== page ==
An immediate C-section is the reasonable standard of care for circumstances such as:
- Fetal distress
- Symptoms of placenta previa or abruption
- Eclampsia or pre-eclampsia in the mother
- Other complications
Case Summary: Jury Award of $50.3 Million for Delayed C-Section
Attorneys for the Florez family, Aimee and David Florez and their son Julian, filed a lawsuit against NorthShore University Health System, medical doctor Armin Drachler and nurse Lisa Wegrzyn for medical negligence resulting in severe birth injuries to Julian.
Aimee was five days past her due date and in active labor when she arrived at Northshore Evanston Hospital. She was checked in, examined and hooked up to a fetal monitor that checks the baby’s heart rate during labor.
About three hours later, the fetal monitor showed the baby’s heart rate dropped, indicating the baby might be in trouble and not getting enough oxygen. The baby’s heart rate dropped several times.
The doctor ordered Pitocin, an IV drug used to make labor go faster by causing the uterine to contract harder and more quickly. Speeding up labor can also put more stress on the baby.
The baby’s heart rate dropped again, and rather than perform an immediate C-section, the C-section was scheduled as “routine” so Julien wasn’t delivered until nearly an hour later.
Curt records indicate Julien was born “lifeless and blue” having suffered severe brain damage right before he was delivered. Julien will need special care for his entire life.
The jury found the doctor and nurse “failed to act reasonably” and awarded the family a total of $50.3 million, including $8.5 million for past and future emotional distress.
Building a Case for Medical Malpractice
Medical malpractice lawsuits account for millions of dollars in settlements and jury awards each year. Physician malpractice is generally defined as:
“An act or omission by a doctor which deviates downward from the established standard of care in the medical community, and as a result of that deviation, the patient is unnecessarily harmed.”
If a doctor’s negligence injured you or your baby, you might be able to file a claim against the doctors, nurses, and possibly the hospital where the C-section was performed.
To build a strong medical malpractice case, you must show:
- The doctor owed you a duty to perform your C-section according to the medical standard of care set by other doctors in the community.
- The doctor deviated from that standard of care.
- As a result of the deviation, you or your baby were injured.
- The deviation (negligence) was the direct and proximate cause of your damages.
Damages can be suffered by the mother or baby, and may include:
- Medical expenses for extended hospitalization or additional surgery
- Therapy and rehabilitation costs
- Loss of the child’s future income
- Loss of income for the caregiver parent
- Cost of specialized medical equipment like wheelchairs, ventilators, and more
- Pain and suffering
- Funeral expenses
Case Summary: $4 Million Award for Pain and Suffering
Marie Gabriel-Gelin was admitted to South Shore Hospital for the planned cesarean delivery of her fourth child. Marie had become anemic during her pregnancy, placing her at higher risk for complications.
During the C-section, one of the doctors perforated her bowel. The bowel had to be repaired by a vascular surgeon. Because of the torn bowel and other complications, Marie lost a lot of blood.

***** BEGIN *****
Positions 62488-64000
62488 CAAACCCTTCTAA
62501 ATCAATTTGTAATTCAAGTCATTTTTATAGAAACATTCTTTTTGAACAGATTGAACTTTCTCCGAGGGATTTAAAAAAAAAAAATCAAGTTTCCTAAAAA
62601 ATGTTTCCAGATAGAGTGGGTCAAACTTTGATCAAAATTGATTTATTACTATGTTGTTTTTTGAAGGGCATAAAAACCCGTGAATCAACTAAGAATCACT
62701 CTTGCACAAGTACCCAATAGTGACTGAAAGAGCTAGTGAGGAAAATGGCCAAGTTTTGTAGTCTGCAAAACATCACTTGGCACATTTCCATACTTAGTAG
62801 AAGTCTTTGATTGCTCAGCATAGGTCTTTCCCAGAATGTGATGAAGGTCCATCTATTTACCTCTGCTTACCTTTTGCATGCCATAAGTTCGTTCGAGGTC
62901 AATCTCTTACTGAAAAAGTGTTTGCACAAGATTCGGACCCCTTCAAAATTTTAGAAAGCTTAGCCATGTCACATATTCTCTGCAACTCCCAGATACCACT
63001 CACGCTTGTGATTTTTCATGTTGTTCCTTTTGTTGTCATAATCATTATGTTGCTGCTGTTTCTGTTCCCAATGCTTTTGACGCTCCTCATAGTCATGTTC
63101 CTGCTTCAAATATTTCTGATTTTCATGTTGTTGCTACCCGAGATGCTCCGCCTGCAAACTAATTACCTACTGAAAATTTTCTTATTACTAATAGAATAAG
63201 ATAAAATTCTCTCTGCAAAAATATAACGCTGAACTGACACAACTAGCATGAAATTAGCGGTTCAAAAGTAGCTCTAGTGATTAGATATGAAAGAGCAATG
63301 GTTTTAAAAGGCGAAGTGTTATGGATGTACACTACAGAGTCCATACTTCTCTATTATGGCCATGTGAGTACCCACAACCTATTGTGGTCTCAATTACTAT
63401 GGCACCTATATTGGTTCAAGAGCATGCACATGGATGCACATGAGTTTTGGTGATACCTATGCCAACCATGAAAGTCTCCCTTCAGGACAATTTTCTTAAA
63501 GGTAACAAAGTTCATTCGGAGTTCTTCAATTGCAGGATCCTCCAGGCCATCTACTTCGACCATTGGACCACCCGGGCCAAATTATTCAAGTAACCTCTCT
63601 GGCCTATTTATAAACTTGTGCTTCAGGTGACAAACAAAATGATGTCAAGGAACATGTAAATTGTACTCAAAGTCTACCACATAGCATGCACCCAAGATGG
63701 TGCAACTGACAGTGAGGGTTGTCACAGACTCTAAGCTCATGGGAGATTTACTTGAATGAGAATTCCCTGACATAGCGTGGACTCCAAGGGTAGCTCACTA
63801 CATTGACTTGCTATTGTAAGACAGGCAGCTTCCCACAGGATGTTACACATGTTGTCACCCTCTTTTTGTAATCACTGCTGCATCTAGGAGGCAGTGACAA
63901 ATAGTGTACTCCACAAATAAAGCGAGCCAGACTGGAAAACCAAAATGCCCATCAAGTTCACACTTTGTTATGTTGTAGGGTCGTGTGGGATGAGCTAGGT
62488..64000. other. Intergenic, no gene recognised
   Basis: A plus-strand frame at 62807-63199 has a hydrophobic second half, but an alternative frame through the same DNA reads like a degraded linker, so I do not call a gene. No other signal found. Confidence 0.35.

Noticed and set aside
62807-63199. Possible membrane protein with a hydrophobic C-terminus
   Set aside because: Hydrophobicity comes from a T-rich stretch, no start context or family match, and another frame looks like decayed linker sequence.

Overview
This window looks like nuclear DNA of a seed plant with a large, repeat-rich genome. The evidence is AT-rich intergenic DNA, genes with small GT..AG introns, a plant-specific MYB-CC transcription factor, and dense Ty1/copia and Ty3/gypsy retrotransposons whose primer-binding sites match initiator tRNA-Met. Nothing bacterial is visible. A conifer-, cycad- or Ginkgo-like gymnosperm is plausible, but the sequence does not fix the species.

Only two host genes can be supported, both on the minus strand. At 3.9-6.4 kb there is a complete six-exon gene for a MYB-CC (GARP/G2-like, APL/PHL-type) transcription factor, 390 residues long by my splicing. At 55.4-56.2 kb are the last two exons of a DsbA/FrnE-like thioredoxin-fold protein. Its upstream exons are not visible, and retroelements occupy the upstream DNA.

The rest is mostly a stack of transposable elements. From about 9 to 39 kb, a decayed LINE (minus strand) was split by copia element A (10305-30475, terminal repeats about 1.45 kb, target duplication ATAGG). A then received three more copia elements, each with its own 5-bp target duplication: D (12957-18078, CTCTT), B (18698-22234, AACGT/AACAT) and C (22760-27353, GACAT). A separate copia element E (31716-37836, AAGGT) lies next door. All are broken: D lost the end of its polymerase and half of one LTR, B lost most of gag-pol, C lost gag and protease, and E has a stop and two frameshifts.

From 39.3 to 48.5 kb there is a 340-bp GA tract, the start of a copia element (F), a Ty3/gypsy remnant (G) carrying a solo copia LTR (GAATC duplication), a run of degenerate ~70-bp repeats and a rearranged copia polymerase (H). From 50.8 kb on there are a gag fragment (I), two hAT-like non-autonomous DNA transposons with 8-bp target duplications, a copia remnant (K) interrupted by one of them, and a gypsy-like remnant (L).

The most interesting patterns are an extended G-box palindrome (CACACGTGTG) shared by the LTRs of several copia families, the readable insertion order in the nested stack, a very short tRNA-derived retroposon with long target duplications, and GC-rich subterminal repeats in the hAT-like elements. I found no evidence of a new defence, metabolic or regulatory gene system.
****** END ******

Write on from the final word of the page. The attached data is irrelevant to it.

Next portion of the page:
Later that day, Marie began bleeding profusely. Despite multiple transfusions and an emergency hysterectomy, Marie suffered cardiac arrest and died.
Lawyers for Marie’s family sued the doctors and hospital for malpractice, alleging that the doctors should have done more to protect Marie from dangerous complications.
The jury determined that while the doctor did not directly cause Marie’s death, she contributed to Marie’s “conscious pain and suffering,” awarding $4 million to Marie’s children.
Why You Need a Malpractice Attorney
Medical malpractice claims are complicated, high-dollar legal actions. If you and your baby came through a cesarean section with relatively minor injuries, your damages and potential recovery probably aren’t enough to justify the time and effort of a lawsuit.
Whether or not you go ahead with a lawsuit, you can file a complaint with the state medical board.
Filing a complaint with the state board will start an investigation of the doctor. If the board decides the doctor’s actions breached the code of conduct, they may censure the doctor, or suspend or revoke his license to practice medicine.
If you are proceeding with a lawsuit, your attorney will use the board’s action against the doctor as important supporting evidence.
Doctors and hospitals are protected by malpractice insurance. When a mother or child is severely injured by medical malpractice, the insurance company swings into action to get rid of the problem quickly. Their goal is to make you go away while spending little to no money.
Malpractice insurance carriers don’t care about the wrongful death of a young mother or a disabled infant who will require life-long care.
Don’t be fooled by a voluntary settlement offer from the insurance company, wrapped in false sympathy. They are trying to get off cheap.
You’ll need a seasoned malpractice attorney to get the compensation you and your family deserve.
Medical malpractice claims take time and money. Look for an attorney who can advance the funds needed to pay for expert witnesses, medical record reviews, deposition expenses, and more.
Attorneys who specialize in malpractice cases don’t usually charge for their initial consultation and will represent you on a contingency fee basis. That means the attorney won’t get any fees unless your case is settled or won in court.
If you or your baby were hurt by a delayed or botched C-section, you deserve fair compensation. Don’t wait to find out what a skilled attorney can do for you.
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C-Section Lawsuit Questions & Answers